“It’s like it’s the mid 2000s all over again. Houses aren’t only turning over, but buyers are demolishing and building newer, larger houses. They love new builds here,” says Francis. “They not only want Birmingham’s stately neighborhoods but also its school district and park and its downtown.”
 
Birmingham is probably metro Detroit’s most upscale downtown – though it’s had its struggles and changes over the last several years. It’s still the go-to for high-end shopping and good eats and nearly every other service. Booth Park is a popular hangout and site for free concerts and movies. Downtown shops host shopping and fashion events and parties. 
 
”People like the urban feel,” Francis says. “It’s so easy to get downtown.”
 
Frances claims that Birmingham’s real estate market started to recover about two years. “Last year was good. This year we have such an inventory shortage it’s crazy.” 
 
She says that the city sells itself, and so do the homes. “The focus of my job has changed so much. Now it’s knowing about things before they hit the market. In the old market we needed to do marketing events…give away an iPad, a $2,000 mattress to get people to come to your broker open. Now we can’t even keep the houses sitting long enough to have a brokers’ open.”
 
Last weekend, Frances realtes how she had six people bidding on a house near downtown before it was listed. It went for more than the asking price. Many of her clients are executives or doctors relocating to Detroit, and since the automotive companies have loosened up on relocation packages sales have only gone up.
 
“It’s so nice after the last five years of having to deliver really disappointing news to sellers.”
 
ROCHESTER OAKLAND TOWNSHIP
For downtown Rochester, which has been named a national historic Main Street, there’s a market of buyers that also want the downtown experience …but is looking for a massive home on a big piece of property. That’s where Oakland Township comes in, where half-million, million dollar and up homes are the norm.
 
Susan Campbell Johnson of SKBK Sotheby’s sells to executives, professionals and physicians who seek out Oakland Township and Rochester for a number of quality of life reasons.
 
“A lot of people don’t want cookie cutter,” she says. “They want larger property. More space. More room. And they want to be close to golf courses, the Detroit and Flint airports and fairly central in metro Detroit.”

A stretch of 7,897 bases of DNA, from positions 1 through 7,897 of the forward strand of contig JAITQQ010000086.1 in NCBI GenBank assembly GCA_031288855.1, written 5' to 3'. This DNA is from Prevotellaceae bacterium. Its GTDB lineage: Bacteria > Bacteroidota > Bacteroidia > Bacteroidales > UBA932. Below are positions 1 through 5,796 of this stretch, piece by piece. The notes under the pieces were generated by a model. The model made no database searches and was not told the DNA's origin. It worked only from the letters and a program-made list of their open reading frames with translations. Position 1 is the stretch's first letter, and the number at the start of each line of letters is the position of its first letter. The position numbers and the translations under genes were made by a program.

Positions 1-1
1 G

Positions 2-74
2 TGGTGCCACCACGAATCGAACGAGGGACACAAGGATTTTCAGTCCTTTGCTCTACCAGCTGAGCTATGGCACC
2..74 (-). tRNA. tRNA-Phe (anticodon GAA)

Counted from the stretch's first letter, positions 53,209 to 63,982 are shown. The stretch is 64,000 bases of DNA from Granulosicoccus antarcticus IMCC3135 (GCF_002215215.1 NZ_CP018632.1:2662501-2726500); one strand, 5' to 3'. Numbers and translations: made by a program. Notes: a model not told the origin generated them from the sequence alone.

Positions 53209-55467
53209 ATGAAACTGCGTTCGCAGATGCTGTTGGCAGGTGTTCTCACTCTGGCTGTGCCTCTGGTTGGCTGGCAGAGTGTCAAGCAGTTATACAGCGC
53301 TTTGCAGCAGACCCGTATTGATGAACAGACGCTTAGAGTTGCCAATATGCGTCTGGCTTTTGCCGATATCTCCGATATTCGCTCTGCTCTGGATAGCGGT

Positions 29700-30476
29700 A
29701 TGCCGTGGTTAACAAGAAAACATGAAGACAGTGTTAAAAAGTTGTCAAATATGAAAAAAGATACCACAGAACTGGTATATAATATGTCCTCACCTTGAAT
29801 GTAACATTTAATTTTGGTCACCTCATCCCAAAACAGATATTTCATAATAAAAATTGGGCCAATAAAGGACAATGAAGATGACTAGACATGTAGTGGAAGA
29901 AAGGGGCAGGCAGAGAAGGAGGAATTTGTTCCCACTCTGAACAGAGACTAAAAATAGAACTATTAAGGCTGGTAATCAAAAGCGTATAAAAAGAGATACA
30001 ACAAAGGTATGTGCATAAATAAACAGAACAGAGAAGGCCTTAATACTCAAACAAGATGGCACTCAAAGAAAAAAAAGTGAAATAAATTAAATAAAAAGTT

Rochester is known for great restaurants, historic architecture and a downtown that’s busy day and night. “When you live in Rochester Hills and Oakland Township you’re usually 10 minutes max away from downtown,” she says. “A lot of people go to the farmers markets, the wonderful library, and walk the Paint Creek Trail, which runs from Rochester to Lake Orion.”
 
PLYMOUTH and NORTHVILLE
Jamey Kramer, of RE/MAX Classic in Novi, works with buyers who also like the historic downtown but want the small town feel that comes with Plymouth and Northville.
 
“Plymouth has the park right in downtown, a lot of cool restaurants, a lot of neat things,” says Kramer.
 
There are movie nights, Girls Nights Out, free concerts, gallery crawls and festivals, and, of course, Plymouth’s annual ice sculpture show. 
 
“There are people who really like the quaintness of Northville and Plymouth. And they like the idea of walking to downtown.”
 
Contrasting the two nearby communities Kramer describes Northville as “kind of quiet. Plymouth to me is almost like a west side Birmingham.” 
 
Home buyers near downtown are willing to pay for the old charm of farmhouses and other turn of the century-styled homes. Kramer has noticed that relocations have picked up, and the market as a whole has perked up as the automotive companies improved business. Locals are looking to move up, he says, and relieved that they can sell their homes for more.
 
“If clients are coming from the South they’re kind of in sticker shock…Michigan is expensive,” he says. “If you’re coming from California, New York, Boston, you may feel like you’re getting a good deal.”
 
Once here, though, he says, “I have people say they absolutely love it . There are more golf courses than any other state, more coastline. It’s freaking beautiful Michigan. And if you have to, get out[side] and love the winters.”

Kim North Shine is a freelance writer and Development News Editor for Metromode.